Kyrgyzstan: President’s office reiterates Jeenbekov had no ties with subject of RFE-led investigation


BISHKEK (TCA) — The office of Kyrgyzstan President Sooronbai Jeenbekov has reiterated that the head of state has never had business ties with a man at the center of a joint investigation by RFE/RL’s Kyrgyz Service, OCCRP, and the Kyrgyz news site Kloop about possible wide-scale corruption in the country’s customs service and massive outflows of cash from the country, RFE/RL’s Kyrgyz Service reported.

Presidential spokeswoman Tolgonai Stamalieva said in a statement issued on November 22 that Jeenbekov, before becoming president, met with Khabibula Abdukadyr, a central subject of the investigation, but that he never had any joint business projects with him.

The joint investigation revealed that a 37-year-old Uyghur businessman from China’s northwestern region of Xinjiang, Aierken Saimaiti, secretly provided reporters with documents demonstrating how hundreds of millions of dollars were moved out of Kyrgyzstan via a network led by Abdukadyr, a Chinese-born Uyghur with a Kazakh passport. Saimaiti was shot dead in Istanbul on November 10.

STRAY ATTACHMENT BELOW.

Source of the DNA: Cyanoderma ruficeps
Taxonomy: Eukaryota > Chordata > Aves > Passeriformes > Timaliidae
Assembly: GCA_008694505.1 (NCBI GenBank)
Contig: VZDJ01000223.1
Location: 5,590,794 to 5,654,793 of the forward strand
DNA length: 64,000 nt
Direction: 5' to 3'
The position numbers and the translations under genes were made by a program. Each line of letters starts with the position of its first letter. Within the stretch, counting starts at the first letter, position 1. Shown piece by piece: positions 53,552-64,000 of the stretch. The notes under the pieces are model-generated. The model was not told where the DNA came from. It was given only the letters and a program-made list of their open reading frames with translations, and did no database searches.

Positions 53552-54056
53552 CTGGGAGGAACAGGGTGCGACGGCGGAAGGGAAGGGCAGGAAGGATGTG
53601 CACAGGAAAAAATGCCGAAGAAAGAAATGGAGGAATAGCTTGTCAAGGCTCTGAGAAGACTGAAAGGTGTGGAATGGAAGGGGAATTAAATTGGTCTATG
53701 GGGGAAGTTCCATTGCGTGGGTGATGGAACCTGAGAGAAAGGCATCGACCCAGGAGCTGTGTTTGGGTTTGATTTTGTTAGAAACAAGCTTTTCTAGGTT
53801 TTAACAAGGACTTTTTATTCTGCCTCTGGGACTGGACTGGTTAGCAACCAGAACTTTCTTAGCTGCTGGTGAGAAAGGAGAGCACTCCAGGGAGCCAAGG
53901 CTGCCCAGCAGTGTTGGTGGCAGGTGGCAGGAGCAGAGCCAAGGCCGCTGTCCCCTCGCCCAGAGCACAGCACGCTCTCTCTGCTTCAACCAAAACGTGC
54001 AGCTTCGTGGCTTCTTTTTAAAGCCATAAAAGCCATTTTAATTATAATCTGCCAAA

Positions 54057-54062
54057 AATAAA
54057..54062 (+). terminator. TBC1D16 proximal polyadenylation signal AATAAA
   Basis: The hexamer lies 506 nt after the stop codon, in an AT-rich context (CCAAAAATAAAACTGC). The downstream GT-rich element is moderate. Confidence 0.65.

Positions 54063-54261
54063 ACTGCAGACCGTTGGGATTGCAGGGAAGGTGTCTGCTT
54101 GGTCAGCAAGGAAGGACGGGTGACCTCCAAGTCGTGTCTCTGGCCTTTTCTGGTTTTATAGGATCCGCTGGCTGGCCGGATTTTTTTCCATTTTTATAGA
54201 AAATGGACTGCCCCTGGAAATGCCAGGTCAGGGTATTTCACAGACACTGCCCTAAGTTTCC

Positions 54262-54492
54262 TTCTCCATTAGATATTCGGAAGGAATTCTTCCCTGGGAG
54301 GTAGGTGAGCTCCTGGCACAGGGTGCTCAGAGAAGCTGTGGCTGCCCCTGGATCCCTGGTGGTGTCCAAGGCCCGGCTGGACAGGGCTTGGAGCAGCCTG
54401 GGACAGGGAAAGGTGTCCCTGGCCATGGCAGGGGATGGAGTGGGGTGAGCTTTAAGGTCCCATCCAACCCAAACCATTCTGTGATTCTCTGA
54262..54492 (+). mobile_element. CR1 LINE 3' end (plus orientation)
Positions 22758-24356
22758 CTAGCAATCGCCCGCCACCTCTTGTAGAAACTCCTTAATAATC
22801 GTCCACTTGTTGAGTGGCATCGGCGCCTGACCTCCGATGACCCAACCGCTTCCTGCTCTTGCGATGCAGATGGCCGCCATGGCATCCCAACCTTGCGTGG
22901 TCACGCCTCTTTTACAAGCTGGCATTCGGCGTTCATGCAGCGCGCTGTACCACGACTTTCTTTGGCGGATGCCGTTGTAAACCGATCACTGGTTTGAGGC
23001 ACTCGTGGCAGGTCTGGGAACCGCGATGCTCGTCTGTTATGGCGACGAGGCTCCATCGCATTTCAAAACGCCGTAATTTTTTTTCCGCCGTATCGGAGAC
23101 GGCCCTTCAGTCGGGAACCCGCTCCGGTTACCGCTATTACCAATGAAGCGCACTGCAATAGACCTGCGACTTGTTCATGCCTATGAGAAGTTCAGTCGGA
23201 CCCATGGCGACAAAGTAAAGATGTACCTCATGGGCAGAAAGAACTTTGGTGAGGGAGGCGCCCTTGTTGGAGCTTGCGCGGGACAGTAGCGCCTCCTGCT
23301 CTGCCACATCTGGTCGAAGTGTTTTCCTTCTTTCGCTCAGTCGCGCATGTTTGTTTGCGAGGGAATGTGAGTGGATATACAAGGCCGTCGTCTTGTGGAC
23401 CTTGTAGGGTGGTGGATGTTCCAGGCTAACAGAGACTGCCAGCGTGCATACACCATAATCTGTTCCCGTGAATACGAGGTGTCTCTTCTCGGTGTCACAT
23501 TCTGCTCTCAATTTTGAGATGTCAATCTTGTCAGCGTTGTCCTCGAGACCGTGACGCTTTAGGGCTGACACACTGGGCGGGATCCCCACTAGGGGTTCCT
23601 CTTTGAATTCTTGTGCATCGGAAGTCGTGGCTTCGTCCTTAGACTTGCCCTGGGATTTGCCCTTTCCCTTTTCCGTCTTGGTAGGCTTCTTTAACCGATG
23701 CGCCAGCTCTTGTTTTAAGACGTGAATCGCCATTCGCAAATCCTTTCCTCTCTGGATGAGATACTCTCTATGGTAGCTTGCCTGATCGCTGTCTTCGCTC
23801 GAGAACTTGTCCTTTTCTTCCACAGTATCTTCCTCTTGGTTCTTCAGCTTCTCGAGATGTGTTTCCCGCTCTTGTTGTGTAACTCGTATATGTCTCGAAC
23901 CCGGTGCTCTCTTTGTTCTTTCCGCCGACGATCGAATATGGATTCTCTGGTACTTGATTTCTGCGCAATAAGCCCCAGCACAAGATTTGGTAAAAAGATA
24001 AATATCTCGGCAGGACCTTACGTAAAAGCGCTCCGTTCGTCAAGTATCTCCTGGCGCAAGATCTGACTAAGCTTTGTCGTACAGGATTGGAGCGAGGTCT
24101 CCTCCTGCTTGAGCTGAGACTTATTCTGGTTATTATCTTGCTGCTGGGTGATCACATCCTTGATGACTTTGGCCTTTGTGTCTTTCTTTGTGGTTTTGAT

The investigation revealed a photo of Abdukadyr at Jeenbekov’s inauguration in November 2017. Stamalieva said Jeenbekov’s inauguration was organized by the team of his predecessor, Almazbek Atambayev, and that Jeenbekov had nothing to do with the list of invitees.

Saimaiti alleged that Raimbek Matraimov, a powerful former Kyrgyz customs official, was instrumental in providing cover for the Abdukadyr network’s cargo empire in the region.

The investigation by RFE/RL’s Kyrgyz Service, OCCRP, and Kloop also found that Matraimov’s wife is a joint investor in a Dubai property development with a company controlled by Abdukadyr.

Saimaiti told reporters prior to his death that, in order to protect himself, he had applied for Turkish citizenship and expected to receive it on November 14. He said he planned to turn over more financial documents to reporters after that.

He was shot dead at a cafe in Istanbul.

Sergey Kwan